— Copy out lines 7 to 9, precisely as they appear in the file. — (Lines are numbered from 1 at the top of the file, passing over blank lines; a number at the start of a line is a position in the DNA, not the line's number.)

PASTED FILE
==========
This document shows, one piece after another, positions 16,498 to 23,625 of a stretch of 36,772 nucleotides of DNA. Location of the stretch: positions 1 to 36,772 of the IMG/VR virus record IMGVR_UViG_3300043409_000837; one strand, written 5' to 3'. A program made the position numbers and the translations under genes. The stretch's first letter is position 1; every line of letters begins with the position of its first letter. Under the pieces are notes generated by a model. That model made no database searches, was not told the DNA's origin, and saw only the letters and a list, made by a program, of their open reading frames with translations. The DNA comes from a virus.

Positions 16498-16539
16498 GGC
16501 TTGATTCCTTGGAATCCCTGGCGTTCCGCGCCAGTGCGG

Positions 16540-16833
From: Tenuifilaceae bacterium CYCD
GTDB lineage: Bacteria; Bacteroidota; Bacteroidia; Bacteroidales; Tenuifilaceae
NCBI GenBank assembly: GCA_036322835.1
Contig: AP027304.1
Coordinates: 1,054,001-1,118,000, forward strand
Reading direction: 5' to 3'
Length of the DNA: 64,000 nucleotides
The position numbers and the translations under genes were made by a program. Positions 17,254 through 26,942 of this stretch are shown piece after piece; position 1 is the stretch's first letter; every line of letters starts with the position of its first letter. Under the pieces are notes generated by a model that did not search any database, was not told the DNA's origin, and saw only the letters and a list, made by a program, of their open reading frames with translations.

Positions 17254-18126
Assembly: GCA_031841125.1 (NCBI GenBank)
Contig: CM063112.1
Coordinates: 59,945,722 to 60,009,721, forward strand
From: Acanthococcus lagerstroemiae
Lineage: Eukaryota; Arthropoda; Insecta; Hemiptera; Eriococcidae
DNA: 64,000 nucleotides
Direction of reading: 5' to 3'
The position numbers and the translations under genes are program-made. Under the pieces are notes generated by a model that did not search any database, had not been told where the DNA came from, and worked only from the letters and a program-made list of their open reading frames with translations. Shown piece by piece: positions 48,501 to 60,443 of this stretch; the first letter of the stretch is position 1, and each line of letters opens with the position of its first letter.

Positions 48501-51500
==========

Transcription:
GTDB lineage: Bacteria; Bacteroidota; Bacteroidia; Bacteroidales; Tenuifilaceae
NCBI GenBank assembly: GCA_036322835.1
Contig: AP027304.1